With permission from his American superiors, Gleeson orders a supremely reluctant Cruise to join Bill Paxton and his misfit soldiers as they lead the charge against a band of these ruthless intergalactic warriors in a theatre set on a French beach.  He wants no part of it.  Thinking he’s successfully talked his way out of going (he warns Gleeson that he could easily bury him on TV for how badly the war is going), Cruise leaves the General’s office believing he’s in the clear.

Calling his bluff, Gleeson then orders his arrest and following a brief, foolhardy escape attempt (which concludes with a dreaded tazing), the demoted Cruise (the former Major is now a Private) ends up awakening at Heathrow Airport (now a makeshift air force base) where he’s immediately met with hostility.  (Wouldn’t it be nice to have a cinematic military officer not referred to as a “maggot” for once?)

Despite pleading his case to the colourful Paxton, he’s stuck.  (It doesn’t help matters that he’s repeatedly referred to as a deserter.)  Like his fellow soldiers, when the time comes he has to climb into some sort of weaponized mechanical suit to fight but because he’s had zilcho training, he can’t perform basic functions like taking the safety off.

In the film’s best scene, the aliens eagerly disrupt the arrival of Paxton & company’s aircraft by blasting a hole in it before the men & one woman can safely drop down on wires that seem preposterously sturdier than the ship itself.

As these multi-legged creatures waste away extra after extra, including all of Paxton’s soldiers, in a wonderfully chaotic sequence, a terrified Cruise briefly spots The Angel Of Verdun (a miscast Emily Blunt), a Jessica Lynch-type soldier referred to on one double decker bus advertisement as Full Metal Bitch.  (What a great B-movie title that would make.)  Before being thrown into the muck, he was selling her uncommon bravery on cable news channels like CNN.

Unfortunately, before getting to her, he gets killed by a Mimic he simultaneously executes.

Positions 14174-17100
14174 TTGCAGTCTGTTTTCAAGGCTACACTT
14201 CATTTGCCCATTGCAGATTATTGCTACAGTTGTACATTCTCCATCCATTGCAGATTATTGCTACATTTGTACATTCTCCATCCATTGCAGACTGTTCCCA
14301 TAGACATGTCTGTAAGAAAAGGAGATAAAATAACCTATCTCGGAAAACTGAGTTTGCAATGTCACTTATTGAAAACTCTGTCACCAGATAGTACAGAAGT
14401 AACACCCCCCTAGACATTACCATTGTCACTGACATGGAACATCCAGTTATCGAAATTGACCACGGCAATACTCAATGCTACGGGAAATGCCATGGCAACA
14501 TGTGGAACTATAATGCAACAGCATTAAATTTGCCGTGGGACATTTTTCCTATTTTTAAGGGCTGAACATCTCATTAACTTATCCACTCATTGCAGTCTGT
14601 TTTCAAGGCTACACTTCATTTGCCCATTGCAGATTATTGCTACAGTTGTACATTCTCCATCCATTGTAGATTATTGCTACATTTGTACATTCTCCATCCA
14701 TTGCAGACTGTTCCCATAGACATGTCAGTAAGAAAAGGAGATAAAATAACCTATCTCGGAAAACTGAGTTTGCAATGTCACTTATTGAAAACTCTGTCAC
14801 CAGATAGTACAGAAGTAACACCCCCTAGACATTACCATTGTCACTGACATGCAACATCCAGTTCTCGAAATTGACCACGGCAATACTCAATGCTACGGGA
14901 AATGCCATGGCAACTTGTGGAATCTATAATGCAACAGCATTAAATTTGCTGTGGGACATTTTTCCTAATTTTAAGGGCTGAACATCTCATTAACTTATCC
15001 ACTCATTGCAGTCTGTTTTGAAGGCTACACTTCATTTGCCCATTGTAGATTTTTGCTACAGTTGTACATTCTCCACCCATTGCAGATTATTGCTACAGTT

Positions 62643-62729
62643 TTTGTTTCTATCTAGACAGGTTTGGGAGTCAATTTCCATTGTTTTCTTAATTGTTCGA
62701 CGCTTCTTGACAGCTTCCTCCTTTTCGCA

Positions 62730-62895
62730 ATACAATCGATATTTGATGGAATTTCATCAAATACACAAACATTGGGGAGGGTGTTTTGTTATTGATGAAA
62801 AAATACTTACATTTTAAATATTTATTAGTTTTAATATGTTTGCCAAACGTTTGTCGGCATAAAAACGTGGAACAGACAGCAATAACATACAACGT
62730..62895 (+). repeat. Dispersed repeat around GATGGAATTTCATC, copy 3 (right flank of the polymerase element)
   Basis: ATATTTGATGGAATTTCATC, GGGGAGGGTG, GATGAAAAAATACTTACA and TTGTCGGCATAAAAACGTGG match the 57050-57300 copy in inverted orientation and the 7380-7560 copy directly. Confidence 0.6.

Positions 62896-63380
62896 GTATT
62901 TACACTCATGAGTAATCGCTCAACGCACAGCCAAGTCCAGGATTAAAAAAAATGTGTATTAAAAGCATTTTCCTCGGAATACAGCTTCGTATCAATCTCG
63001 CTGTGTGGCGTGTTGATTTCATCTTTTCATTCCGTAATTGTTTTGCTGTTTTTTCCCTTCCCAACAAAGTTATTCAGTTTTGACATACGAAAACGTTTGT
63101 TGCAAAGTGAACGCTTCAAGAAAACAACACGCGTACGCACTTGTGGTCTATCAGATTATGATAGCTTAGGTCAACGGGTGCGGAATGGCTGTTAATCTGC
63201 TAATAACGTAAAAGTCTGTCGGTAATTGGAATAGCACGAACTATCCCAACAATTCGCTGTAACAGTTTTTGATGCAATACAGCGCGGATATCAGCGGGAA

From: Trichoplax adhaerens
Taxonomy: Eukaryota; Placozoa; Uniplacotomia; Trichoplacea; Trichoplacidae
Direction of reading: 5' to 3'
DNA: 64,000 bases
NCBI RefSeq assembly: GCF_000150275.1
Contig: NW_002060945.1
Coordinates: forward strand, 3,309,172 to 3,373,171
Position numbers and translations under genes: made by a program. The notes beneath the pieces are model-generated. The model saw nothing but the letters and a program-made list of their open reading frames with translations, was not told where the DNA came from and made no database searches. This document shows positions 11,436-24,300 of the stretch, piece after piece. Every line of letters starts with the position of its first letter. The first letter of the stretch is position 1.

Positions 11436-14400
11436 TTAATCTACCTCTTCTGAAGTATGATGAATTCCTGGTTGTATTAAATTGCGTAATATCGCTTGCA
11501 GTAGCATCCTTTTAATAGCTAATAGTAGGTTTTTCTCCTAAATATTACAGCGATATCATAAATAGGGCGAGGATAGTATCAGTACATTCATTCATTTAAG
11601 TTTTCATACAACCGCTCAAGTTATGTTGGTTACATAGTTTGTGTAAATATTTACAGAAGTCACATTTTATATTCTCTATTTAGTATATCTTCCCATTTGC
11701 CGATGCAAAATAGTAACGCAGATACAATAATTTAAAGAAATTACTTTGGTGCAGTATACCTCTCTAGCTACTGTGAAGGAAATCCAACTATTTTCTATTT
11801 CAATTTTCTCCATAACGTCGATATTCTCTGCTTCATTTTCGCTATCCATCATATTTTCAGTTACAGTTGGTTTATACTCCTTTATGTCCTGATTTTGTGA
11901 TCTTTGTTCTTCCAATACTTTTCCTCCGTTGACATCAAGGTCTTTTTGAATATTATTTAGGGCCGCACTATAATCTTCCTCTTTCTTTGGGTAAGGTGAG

Immediately afterward, however, he suddenly finds himself very much alive at Heathrow again after awakening from this horrible nightmare.  He’s even more perplexed when he relives the exact same moments he already experienced including his ill-fated combat mission.

Like Bill Murray’s weatherman in Groundhog Day, Cruise is a slow learner.  He makes mistake after mistake after mistake before improving his skills and advancing further into the day he’s being forced to repeat, sometimes making different choices which lead to different scenarios.  And every time he expires, he’s right back at Heathrow getting called a maggot again.  Considering how many times he goes through this process, he must have a boundless appetite for tedium.

This gimmick, which was employed so much more effectively in the Ramis film, eventually grows tired.  The attempts at humour are particularly weak.  At a certain point, you start to wonder if this would make a better video game.

Inevitably, Cruise reaches Blunt and learns why he’s caught in this formulaic time loop.  It turns out she knows exactly what he’s going through.

Like every other alien invasion movie, despite the seemingly insurmountable odds against humanity surviving potential extinction there is a way to destroy the extra-terrestrial threat without having to waste so much ammo.  This time, the hunt is on for a giant energy ball called an Omega that keeps the aliens powerful and whose secret location can only be known through visions that only Cruise can see after he jabs a multi-needled device into his leg.  But of course.

However, finding and destroying that throbbing energy ball is no easy task since the Mimics are masters of psychological warfare.  For example, as Blunt explains to Cruise, her much celebrated valor during a battle in Verdun, France only happened because the aliens let it happen.  They want humans to delude themselves into thinking they’re winning before they lower the boom on them.

Groundhog Day isn’t the only film Edge Of Tomorrow shamelessly steals from.  From The War Of The Worlds to imitators like Independence Day and the more recent Battle: Los Angeles (which has a similar news montage opening) to Aliens, it is deathly afraid of originality.

It’s also completely disinterested in properly developing its mostly forgettable characters.  With the notable exceptions of Paxton & Gleeson, who do fine character work as two of Cruise’s military antagonists, no one really stands out.  The J-Squad are basically rejected first drafts of the doomed marines we cared more for in Aliens.  And ultimately, the Mimics, beyond their clever tactics, are just bland special effects waiting to be extinguished.

The ageless Cruise does what he can with a thin character who evolves rather predictably, a coward who gradually morphs into an all-knowing hero thanks to countless do-overs.  And Blunt, better known for her period pieces & romantic comedies, is decidedly unworthy of the Full Metal Bitch moniker.  Was the grittier Angelina Jolie unavailable?

One scene perfectly sums up the disappointing emptiness of this movie.  At one point, while still in London, Cruise has a drink in a local pub.  A couple of old fogies are talking about what these Mimics are actually looking for.  “Minerals,” opines one.

Cruise responds with a question:  “What difference does it make?”

Exactly.

Dennis Earl
Hamilton, Ontario, Canada
Friday, June 20, 2014
2:20 a.m.

Published in: on June 20, 2014 at 2:20 am  Comments (1)